All terms

What is Linguistics?

The study of language and its structure.

The Wonders of Wordplay: Unpacking Linguistics

Linguistics is the scholarly study of language, covering a variety of areas such as phonetics, morphology, syntax, and semantics. Through this multi-dimensional lens, linguists analyze the sounds, structures, and meanings of language, investigating how they vary across cultures and change over time. With its roots in the classical discourse of Plato and Aristotle, linguistics has developed into a diverse and exciting field that allows us to better understand the nature of communication and the intricacies of the English language.

A Linguistic Look Into Literature: Examples of Linguistics in Texts

From Shakespeare to Toni Morrison, literature offers rich examples of the study of linguistics in action.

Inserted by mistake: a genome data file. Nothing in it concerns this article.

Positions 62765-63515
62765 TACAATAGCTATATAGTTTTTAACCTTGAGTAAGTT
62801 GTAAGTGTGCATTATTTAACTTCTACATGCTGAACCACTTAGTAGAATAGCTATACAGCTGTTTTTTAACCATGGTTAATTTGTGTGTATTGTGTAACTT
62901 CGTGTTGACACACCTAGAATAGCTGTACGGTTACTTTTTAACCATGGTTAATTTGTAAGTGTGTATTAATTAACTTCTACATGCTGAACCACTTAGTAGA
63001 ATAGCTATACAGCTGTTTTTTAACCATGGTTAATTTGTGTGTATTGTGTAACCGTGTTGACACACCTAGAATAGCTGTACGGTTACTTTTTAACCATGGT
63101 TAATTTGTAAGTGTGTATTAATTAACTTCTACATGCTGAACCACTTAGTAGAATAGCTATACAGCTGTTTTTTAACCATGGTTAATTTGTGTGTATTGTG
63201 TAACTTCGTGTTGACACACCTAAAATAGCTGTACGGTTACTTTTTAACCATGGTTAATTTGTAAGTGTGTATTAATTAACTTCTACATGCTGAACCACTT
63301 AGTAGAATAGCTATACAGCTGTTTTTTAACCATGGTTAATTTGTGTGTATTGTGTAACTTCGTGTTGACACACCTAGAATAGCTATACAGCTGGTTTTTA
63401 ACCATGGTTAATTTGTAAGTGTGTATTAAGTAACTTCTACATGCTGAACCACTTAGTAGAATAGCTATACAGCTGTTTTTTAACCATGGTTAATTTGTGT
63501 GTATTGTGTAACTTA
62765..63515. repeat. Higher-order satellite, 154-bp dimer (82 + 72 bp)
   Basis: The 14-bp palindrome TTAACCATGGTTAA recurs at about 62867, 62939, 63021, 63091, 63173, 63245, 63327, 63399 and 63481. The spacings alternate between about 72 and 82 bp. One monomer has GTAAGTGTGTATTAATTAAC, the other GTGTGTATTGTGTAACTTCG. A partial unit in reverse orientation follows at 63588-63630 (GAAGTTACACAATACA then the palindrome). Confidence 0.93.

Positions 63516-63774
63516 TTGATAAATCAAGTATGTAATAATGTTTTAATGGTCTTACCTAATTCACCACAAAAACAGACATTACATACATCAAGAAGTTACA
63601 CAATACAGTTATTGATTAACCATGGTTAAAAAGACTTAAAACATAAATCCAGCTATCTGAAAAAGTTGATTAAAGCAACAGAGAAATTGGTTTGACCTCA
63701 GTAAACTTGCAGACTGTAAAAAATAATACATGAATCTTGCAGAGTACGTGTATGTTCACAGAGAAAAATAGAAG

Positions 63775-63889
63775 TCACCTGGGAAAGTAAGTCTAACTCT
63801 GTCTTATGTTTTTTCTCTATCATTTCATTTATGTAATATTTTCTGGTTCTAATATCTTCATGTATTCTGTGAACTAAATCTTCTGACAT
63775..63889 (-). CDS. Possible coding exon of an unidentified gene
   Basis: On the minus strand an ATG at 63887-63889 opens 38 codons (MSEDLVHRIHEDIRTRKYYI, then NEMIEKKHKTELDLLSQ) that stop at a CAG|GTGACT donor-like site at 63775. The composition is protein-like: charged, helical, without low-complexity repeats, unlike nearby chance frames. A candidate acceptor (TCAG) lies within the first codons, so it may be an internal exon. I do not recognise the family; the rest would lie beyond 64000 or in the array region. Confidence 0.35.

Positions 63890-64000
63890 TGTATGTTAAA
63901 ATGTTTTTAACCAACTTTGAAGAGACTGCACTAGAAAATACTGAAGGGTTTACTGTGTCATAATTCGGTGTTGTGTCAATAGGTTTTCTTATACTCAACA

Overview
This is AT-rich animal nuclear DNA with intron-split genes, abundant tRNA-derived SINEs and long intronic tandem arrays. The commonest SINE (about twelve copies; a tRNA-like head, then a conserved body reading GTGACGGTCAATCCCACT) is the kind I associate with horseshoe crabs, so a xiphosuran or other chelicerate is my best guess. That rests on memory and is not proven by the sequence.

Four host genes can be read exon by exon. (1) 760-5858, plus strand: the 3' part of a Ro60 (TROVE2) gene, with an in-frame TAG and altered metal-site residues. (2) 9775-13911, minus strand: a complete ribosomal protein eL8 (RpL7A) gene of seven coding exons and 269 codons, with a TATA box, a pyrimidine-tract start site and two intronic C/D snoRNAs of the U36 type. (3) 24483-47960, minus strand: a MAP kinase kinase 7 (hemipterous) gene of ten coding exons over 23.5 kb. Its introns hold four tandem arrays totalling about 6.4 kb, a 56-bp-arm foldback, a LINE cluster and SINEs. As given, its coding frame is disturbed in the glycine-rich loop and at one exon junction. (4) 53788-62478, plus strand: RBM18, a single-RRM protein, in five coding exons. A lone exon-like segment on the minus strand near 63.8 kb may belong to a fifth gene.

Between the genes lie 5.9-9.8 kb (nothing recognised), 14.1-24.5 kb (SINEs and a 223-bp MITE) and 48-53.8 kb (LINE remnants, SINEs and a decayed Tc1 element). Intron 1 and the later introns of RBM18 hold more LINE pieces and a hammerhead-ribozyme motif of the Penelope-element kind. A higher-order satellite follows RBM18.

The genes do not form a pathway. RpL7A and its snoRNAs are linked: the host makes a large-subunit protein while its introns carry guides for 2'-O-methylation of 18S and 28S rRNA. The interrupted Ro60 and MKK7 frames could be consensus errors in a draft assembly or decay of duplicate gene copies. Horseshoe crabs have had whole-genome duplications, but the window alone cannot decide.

How Patterns Arise: Virginia Woolf's 'To The Lighthouse'

Woolf's novel is renowned for its innovative use of language and complex shifting perspectives. One particularly noteworthy example is the repetition of the phrase 'Yes, of course' throughout the text, which subtly highlights the characters' desire for connection and understanding. By analyzing Woolf's use of language in this way, we can see how linguistics can reveal deeper meaning and themes within a text.

The Power of Language: Chimamanda Ngozi Adichie's 'The Thing Around Your Neck'

Adichie's collection of short stories explores themes of identity, culture, and displacement, often through the lens of dialect and language. In 'The American Embassy,' the protagonist struggles to communicate with American embassy officials in a language that is not her own, highlighting the power dynamics inherent in language and the difficulties faced by those who are not fluent in 'standard' English. Adichie's work demonstrates the importance of linguistics in understanding the complexities of language within society.